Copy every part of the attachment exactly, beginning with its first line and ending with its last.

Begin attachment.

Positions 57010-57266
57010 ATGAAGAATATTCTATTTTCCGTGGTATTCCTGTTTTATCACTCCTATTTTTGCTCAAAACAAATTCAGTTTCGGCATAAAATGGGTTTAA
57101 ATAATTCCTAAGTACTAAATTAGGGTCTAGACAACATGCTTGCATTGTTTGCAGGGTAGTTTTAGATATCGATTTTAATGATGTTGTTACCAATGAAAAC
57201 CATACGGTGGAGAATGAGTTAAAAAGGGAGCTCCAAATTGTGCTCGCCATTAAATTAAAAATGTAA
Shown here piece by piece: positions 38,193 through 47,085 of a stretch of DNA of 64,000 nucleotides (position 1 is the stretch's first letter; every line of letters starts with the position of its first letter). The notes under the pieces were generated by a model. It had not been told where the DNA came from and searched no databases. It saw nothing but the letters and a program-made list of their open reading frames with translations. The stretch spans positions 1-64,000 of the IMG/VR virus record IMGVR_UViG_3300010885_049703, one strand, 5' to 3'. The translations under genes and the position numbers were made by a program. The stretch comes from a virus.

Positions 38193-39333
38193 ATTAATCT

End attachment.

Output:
Positions 57010-57266
57010 ATGAAGAATATTCTATTTTCCGTGGTATTCCTGTTTTATCACTCCTATTTTTGCTCAAAACAAATTCAGTTTCGGCATAAAATGGGTTTAA
57101 ATAATTCCTAAGTACTAAATTAGGGTCTAGACAACATGCTTGCATTGTTTGCAGGGTAGTTTTAGATATCGATTTTAATGATGTTGTTACCAATGAAAAC
57201 CATACGGTGGAGAATGAGTTAAAAAGGGAGCTCCAAATTGTGCTCGCCATTAAATTAAAAATGTAA
Shown here piece by piece: positions 38,193 through 47,085 of a stretch of DNA of 64,000 nucleotides (position 1 is the stretch's first letter; every line of letters starts with the position of its first letter). The notes under the pieces were generated by a model. It had not been told where the DNA came from and searched no databases. It saw nothing but the letters and a program-made list of their open reading frames with translations. The stretch spans positions 1-64,000 of the IMG/VR virus record IMGVR_UViG_3300010885_049703, one strand, 5' to 3'. The translations under genes and the position numbers were made by a program. The stretch comes from a virus.

Positions 38193-39333
38193 ATTAATCT